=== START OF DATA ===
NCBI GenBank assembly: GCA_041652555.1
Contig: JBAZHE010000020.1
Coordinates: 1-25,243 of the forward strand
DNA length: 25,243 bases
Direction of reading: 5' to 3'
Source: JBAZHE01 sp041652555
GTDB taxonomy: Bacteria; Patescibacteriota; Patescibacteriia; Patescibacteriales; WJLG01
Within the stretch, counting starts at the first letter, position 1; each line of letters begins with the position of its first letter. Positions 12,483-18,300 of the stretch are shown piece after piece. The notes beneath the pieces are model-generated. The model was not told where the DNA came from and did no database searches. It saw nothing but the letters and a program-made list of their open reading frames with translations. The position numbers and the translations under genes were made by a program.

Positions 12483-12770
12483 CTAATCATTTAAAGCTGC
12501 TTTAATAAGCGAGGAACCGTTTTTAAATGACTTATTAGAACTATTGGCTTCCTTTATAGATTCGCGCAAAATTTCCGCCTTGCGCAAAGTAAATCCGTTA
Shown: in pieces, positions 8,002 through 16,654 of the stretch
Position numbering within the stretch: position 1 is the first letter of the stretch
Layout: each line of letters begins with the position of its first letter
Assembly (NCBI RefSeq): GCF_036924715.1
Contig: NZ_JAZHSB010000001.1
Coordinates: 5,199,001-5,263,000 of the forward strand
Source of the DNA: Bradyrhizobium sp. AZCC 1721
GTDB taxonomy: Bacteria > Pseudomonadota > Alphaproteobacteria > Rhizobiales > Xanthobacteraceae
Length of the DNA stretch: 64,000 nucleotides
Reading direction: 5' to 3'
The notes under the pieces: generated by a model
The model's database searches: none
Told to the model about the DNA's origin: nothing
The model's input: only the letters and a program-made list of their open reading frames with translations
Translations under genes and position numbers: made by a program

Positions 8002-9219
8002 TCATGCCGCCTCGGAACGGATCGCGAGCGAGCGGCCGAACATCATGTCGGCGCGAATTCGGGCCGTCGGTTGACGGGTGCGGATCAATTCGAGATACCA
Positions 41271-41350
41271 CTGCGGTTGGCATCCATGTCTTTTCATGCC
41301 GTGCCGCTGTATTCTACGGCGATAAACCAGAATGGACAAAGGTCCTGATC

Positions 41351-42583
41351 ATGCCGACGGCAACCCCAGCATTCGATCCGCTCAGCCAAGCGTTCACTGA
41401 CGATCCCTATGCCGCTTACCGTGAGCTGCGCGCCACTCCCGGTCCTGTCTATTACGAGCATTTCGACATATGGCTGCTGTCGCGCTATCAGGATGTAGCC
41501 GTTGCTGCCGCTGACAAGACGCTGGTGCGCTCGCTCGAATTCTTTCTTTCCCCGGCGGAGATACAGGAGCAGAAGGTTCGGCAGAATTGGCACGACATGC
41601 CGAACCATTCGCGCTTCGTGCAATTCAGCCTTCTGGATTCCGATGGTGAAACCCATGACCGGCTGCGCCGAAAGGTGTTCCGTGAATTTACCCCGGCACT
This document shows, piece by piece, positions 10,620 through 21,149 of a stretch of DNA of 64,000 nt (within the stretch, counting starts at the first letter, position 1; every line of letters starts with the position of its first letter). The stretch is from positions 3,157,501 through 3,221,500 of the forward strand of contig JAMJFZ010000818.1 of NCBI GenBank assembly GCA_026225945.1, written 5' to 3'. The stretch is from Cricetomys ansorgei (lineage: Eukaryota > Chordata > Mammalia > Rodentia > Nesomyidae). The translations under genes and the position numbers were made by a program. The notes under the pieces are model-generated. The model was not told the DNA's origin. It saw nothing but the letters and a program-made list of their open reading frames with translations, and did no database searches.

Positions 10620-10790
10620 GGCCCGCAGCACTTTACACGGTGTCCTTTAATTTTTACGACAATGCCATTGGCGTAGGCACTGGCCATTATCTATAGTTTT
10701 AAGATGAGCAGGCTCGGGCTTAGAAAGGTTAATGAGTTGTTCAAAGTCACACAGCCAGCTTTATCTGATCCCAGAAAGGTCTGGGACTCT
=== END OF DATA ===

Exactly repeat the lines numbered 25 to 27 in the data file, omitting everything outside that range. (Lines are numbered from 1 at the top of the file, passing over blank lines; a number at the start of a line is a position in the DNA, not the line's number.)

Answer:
The model's input: only the letters and a program-made list of their open reading frames with translations
Translations under genes and position numbers: made by a program

Positions 8002-9219